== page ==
3D printing techniques were introduced in the 1980s with the aim to fabricate customized objects without the need for molds.
Since then, photopolymerization-based 3D printing techniques have attracted the interest of chemists, engineers and scientists.
So, what are photopolymers?
Photopolymers are typically thermoset materials that change properties when exposed to light to form cross-linked polymer structures.
With little finishing needed, photopolymer technologies can be specially formulated to accommodate unique application needs. To this end, the technology has opened opportunities in various fields.
Below, we explore three ways photopolymers are used in 3D printing.
1. Stereolithography (SLA)
Among different 3D printing techniques, stereolithography offers great directional uniformity in the final properties of materials. With the help of a precise UV laser, pre-programmed designs and shapes are drawn onto the surface of the vat of photopolymer.
Stereolithography uses UV light to propagate a polymerization reaction of the photocurable resins from liquids to solids. As the reaction continues a cross-linked polymer structure is created.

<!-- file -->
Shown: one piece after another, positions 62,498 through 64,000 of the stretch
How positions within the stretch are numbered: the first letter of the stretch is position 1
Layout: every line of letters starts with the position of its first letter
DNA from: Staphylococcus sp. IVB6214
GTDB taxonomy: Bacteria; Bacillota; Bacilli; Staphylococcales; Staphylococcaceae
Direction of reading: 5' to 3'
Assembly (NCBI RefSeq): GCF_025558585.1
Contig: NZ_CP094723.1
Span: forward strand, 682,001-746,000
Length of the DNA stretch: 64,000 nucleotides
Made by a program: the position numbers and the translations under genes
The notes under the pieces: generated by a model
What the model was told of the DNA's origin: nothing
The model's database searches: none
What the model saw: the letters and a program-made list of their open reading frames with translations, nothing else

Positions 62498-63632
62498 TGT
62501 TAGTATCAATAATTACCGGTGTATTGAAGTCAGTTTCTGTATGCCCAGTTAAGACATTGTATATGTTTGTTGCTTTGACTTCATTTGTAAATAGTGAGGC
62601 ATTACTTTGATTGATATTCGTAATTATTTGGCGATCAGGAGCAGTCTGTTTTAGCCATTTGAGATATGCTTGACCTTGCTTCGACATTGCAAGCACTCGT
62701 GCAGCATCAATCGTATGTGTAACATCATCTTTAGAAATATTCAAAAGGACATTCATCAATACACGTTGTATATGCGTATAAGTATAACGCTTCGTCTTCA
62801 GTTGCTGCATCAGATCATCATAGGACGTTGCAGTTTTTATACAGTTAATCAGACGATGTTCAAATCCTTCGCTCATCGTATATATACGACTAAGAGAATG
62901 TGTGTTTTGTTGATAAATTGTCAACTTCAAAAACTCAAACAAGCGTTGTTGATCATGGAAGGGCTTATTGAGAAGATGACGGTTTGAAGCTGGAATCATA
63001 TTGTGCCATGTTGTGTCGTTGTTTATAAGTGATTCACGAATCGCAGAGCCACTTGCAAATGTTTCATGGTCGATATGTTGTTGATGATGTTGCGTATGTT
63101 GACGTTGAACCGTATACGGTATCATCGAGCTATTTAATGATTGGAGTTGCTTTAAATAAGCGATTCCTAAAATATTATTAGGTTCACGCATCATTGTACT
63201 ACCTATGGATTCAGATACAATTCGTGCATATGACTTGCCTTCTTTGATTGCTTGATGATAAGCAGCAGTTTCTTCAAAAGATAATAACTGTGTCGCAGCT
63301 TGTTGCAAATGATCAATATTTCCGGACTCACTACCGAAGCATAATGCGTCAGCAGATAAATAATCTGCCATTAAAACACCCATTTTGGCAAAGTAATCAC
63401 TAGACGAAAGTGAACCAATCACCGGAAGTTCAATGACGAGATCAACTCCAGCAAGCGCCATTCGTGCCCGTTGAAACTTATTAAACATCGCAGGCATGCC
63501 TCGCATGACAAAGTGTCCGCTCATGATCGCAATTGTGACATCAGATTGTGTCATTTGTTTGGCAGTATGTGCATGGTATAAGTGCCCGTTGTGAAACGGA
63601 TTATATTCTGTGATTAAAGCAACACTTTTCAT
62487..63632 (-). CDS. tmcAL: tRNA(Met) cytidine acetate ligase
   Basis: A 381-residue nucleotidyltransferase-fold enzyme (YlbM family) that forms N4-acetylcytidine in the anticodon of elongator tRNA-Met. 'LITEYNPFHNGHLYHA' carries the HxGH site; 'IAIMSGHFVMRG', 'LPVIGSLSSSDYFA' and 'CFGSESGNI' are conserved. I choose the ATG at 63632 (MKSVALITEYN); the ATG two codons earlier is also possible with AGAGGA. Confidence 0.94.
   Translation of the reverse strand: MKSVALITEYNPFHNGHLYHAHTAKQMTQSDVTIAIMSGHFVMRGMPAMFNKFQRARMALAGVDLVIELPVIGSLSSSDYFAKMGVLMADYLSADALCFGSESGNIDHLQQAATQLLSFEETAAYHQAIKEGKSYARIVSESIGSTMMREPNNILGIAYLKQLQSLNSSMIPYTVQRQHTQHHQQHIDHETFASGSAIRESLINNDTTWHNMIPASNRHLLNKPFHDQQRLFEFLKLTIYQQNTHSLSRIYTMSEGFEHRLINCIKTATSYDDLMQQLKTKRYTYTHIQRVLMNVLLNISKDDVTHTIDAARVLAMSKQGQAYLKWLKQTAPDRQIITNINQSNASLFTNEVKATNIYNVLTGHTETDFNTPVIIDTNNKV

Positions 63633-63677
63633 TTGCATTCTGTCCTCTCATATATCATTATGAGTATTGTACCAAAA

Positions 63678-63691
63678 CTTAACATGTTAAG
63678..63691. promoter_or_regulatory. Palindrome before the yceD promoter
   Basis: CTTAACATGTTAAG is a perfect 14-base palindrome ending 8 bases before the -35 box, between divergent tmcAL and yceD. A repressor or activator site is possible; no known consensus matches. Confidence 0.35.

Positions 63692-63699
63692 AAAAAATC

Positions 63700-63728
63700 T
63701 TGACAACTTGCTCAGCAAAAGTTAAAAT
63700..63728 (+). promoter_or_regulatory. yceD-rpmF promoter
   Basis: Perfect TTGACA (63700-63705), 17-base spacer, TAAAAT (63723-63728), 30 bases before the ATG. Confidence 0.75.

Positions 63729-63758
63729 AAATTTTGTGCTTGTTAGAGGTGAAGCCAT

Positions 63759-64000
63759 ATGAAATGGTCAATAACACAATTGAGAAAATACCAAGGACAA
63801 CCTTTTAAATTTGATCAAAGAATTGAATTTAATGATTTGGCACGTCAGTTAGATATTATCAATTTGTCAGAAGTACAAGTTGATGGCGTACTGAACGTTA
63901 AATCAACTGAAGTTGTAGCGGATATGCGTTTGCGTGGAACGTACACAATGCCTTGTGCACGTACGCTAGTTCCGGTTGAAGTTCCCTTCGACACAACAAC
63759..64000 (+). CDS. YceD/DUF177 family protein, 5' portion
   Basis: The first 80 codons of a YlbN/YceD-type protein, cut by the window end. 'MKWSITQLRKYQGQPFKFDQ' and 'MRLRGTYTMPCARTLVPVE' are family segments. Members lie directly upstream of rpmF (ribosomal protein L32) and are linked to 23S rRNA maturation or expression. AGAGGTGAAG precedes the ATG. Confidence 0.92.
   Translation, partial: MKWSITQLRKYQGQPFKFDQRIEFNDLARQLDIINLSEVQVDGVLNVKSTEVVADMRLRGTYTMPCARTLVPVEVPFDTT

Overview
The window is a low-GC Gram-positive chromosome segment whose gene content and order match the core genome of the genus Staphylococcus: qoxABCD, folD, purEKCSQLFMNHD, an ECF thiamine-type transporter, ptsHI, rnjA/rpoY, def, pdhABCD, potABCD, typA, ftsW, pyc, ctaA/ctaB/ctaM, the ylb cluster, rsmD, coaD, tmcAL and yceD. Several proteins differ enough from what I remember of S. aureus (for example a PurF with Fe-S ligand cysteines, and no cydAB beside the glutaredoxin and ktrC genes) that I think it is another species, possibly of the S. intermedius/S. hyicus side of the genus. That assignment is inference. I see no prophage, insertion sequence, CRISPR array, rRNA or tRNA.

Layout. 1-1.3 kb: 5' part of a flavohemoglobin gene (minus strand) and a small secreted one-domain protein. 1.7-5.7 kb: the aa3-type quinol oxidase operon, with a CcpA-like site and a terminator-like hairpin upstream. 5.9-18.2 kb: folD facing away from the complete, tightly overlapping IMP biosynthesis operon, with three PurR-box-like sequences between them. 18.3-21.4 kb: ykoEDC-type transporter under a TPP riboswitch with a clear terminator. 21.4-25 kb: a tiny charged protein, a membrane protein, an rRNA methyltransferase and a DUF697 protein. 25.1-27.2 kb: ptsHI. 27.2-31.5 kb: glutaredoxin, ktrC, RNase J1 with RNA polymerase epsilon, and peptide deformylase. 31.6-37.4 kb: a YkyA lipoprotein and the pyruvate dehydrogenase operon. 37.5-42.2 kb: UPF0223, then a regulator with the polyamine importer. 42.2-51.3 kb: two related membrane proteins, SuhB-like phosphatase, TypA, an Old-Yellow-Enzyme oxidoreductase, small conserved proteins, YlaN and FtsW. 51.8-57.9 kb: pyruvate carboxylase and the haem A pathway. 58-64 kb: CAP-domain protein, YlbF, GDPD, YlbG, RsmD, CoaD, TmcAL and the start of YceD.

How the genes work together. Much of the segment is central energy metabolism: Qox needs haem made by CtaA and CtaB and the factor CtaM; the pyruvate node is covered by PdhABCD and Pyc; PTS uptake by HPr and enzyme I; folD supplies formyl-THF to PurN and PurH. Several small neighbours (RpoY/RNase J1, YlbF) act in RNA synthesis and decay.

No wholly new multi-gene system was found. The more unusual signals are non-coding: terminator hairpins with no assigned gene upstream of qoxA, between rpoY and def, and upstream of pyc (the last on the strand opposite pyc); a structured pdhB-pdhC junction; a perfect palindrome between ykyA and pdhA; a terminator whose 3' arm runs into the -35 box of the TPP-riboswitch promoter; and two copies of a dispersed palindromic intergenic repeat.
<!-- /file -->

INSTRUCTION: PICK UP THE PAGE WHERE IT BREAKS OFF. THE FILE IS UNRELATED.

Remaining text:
This process is repeated for each layer of the design or shape until the 3D object is complete.
2. Digital Light Processing (DLP)
Instead of laser light, a digital projector is used to display the image of the 3D object onto a tray of liquid polymer. When exposed to light, the photopolymer solidifies one layer at a time. This process is repeated until the 3D object is complete.
3. Continuous Liquid Interface Production (CLIP)
Continuous liquid interface production (CLIP) is another method of 3D printing that uses photopolymerization to create precise final products. Like the other methods, this technique can create a wide variety of shapes.
The process begins with a tray of liquid photopolymer resin. At the base of the resin tray is an oxygen-permeable window that creates a polymerization-free zone. This oxygenated region prevents resin from curing and adhering to the projection window.
Meanwhile, cross-sectional images of the object are projected in sequence from the UV light source underneath the resin tray, creating a physical object in continuous production.
SLA, DLP and CLIP enable fabrication of complex parts with desirable thermal, mechanical and optical properties.
Promerus develops a variety of electronic materials for the next generation of applications. These materials are based on high-purity polymers that provide outstanding electrical, mechanical, thermal and optical properties in many applications. To see what Promerus can do for you, contact us with questions.